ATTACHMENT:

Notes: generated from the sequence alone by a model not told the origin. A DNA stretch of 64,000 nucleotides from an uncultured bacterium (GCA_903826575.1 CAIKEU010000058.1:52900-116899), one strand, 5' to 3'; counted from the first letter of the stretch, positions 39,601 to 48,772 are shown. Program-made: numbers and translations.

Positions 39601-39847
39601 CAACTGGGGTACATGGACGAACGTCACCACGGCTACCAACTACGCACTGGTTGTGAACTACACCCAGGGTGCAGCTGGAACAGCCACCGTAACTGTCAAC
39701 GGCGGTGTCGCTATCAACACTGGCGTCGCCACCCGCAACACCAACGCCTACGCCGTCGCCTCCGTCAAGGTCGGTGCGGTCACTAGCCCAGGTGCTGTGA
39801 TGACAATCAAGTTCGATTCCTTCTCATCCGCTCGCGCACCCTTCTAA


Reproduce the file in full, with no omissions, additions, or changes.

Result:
Notes: generated from the sequence alone by a model not told the origin. A DNA stretch of 64,000 nucleotides from an uncultured bacterium (GCA_903826575.1 CAIKEU010000058.1:52900-116899), one strand, 5' to 3'; counted from the first letter of the stretch, positions 39,601 to 48,772 are shown. Program-made: numbers and translations.

Positions 39601-39847
39601 CAACTGGGGTACATGGACGAACGTCACCACGGCTACCAACTACGCACTGGTTGTGAACTACACCCAGGGTGCAGCTGGAACAGCCACCGTAACTGTCAAC
39701 GGCGGTGTCGCTATCAACACTGGCGTCGCCACCCGCAACACCAACGCCTACGCCGTCGCCTCCGTCAAGGTCGGTGCGGTCACTAGCCCAGGTGCTGTGA
39801 TGACAATCAAGTTCGATTCCTTCTCATCCGCTCGCGCACCCTTCTAA